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16 May 2013
The purchase and sale of units in buildings under construction is common practice in Macau's real estate market. However, the legal regime for real estate transactions in Macau does not cover buildings under construction. In order to enhance the transparency of transactions, streamline the performance of the market and safeguard the legitimate interests of the parties concerned, legislation has been proposed that would regulate:
The government has presented a bill which has already been amended by the Legislative Assembly and will be voted on on May 31 2013. The bill will regulate promissory contracts for the sale or encumbrance of buildings under construction. It defines 'buildings under construction' as any future property that is in the planning stage or under construction, as well as completed works for which no valid licence for use has been issued or, in the case of buildings constructed in a horizontal property regime, the future real estate, covering building units for which the relevant title deed has not yet been finally registered.
The bill provides that the early sale of buildings under construction is subject to prior authorisation of the Land, Public Works and Transport Bureau of Macau (DSSOPT), under penalty of nullity and administrative sanctions. This authorisation is subject to prior verification of the works licence for the entire building under construction, completion of the foundation works of the building and their provisional registration under horizontal property.
On the other hand, all legal transactions on the promissory transfer of buildings under construction must take the form of a promissory sale agreement or assignment of the contractual position agreement. These must also be reviewed by a lawyer and the signatures of the contracting parties must be recognised by a notary. Any legal transaction that contravenes such requirements will be considered null. The bill also provides that the promissory contract must contain all elements described in its annex, under penalty of revocation by the promissory buyer within one year of the date of notarisation of the parties' signatures. Both lawyers and notaries have a decisive role to play in assessing compliance with the law - the former by confirming that the draft contract accords with the law (expressly stating whether it includes all mandatory information), and the latter by refusing the notarial certificate if the law has been infringed.
In order to ensure the publication and transparency of transactions involving buildings under construction, the bill also creates a registration regime for legal facts pertaining to the promissory transfer or encumbrance of buildings under construction, which is to be concluded within 30 days of issue of the notarial certificate. Should there be any need to cancel a registration, aside from the cases foreseen in the Land Registry Code, the developer may bring action before the first instance court through a special procedure under the proposed law, in cases of failure to pay any of the instalments of the price due. The original version of the bill provided for the nullity of legal transactions involving the promissory transfer or encumbrance of buildings under construction while registration of the acquisition in favour of the promissory buyer or transferee, or registration of the security interest to the creditor, was in effect. However, these consequences were abandoned following the amendment of the bill by the legislature.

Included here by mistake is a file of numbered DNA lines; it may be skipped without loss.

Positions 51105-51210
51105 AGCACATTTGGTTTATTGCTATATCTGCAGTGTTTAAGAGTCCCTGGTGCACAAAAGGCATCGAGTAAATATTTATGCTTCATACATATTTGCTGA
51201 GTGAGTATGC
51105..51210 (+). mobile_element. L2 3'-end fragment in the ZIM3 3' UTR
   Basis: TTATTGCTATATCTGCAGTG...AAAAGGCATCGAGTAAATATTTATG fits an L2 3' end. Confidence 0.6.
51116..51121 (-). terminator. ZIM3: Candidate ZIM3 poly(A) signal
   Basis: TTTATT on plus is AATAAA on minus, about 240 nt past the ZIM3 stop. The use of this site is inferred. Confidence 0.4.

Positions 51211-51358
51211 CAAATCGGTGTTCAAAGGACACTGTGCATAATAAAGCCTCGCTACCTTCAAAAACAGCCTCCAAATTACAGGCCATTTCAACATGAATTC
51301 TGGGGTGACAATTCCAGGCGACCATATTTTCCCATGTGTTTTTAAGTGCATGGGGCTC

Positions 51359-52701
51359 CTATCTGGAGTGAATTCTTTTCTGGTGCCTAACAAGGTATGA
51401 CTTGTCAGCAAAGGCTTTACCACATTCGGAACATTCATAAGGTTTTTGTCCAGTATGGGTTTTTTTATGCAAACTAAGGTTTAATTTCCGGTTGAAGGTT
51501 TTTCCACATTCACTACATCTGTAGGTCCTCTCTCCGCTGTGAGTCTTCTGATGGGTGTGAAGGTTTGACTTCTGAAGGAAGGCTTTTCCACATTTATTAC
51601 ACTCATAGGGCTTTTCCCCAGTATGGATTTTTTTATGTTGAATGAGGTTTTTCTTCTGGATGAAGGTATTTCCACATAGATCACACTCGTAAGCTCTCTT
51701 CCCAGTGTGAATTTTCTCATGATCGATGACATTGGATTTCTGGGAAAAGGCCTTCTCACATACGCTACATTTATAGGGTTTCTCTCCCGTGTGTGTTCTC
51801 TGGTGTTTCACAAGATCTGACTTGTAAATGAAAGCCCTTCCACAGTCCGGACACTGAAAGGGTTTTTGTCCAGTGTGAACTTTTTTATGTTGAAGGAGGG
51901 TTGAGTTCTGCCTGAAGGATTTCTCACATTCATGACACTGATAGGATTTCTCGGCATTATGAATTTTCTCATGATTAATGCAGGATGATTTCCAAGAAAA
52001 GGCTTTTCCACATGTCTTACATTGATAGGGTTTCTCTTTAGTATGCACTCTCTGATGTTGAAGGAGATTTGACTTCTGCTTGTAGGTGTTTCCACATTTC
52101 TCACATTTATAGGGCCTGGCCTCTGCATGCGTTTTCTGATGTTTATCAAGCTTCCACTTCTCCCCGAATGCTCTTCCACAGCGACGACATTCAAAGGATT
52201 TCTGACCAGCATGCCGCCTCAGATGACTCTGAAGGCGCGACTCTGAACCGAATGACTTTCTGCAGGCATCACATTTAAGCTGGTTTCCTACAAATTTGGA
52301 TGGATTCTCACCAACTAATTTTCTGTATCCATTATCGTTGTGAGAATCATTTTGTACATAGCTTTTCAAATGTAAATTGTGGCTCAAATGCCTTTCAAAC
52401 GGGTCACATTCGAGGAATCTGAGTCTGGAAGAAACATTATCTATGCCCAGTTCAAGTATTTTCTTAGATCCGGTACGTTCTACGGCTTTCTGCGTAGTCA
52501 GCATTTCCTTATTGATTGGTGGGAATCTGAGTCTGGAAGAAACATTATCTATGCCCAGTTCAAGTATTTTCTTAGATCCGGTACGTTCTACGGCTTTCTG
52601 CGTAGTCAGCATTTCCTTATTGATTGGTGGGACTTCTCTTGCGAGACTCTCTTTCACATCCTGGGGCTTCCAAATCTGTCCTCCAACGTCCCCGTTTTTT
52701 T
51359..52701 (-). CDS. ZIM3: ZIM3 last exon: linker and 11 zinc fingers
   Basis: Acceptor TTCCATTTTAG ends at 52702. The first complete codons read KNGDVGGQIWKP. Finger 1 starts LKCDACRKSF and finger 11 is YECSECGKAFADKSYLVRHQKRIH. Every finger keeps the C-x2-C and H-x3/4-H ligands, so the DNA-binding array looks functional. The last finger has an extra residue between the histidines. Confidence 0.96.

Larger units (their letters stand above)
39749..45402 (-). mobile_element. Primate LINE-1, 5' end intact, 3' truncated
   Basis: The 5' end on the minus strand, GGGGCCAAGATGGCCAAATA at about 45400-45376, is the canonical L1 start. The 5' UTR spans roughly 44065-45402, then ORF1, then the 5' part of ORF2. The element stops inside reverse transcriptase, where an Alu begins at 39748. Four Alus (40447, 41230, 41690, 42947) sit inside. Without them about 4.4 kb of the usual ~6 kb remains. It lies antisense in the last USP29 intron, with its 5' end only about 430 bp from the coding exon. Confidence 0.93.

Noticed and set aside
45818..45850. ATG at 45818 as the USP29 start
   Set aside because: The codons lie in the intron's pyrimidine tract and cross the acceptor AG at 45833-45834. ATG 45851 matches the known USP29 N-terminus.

The bill also introduces a new regime on real estate agents, given their importance in the functioning of the market. Real estate agents can only conclude mediation contracts with the developer after prior authorisation has been issued by the DSSOPT. They must also keep the mediation contract available for clients and archive a copy of the contract with the DSSOPT. The original bill established rigorous requirements regarding the information to be provided in the mediation contract, but this section was removed following the amendment of the bill.
Finally, the DSSOPT will be responsible for supervising compliance with the law, in cooperation with all public and private entities requested for this purpose, as well as the parties involved in the procedure - that is, banks and other financial institutions, lawyers, solicitors and real estate agents - which must refrain from acts or practices that violate the bill.
The bill must still be approved by the Legislative Assembly before being enacted. Although it has been diluted and truncated in some respects, it still shows some promise in its intent towards enhancing transparency in such an important sector in the Macau economy. However, the real litmus test for this statute will be its interplay with existing legislation, namely the provisions regulating real estate mediation, since it does not seem to impose the necessary obligations on one of the key players in the purchase and sale of units in buildings under construction.
For further information on this topic please contact Pedro Cortés or José Filipe Salreta at Rato Ling Vong Lei & Cortés Advogados by telephone (+853 2856 2322), fax (+853 2858 0991) or email (email@example.com or firstname.lastname@example.org).
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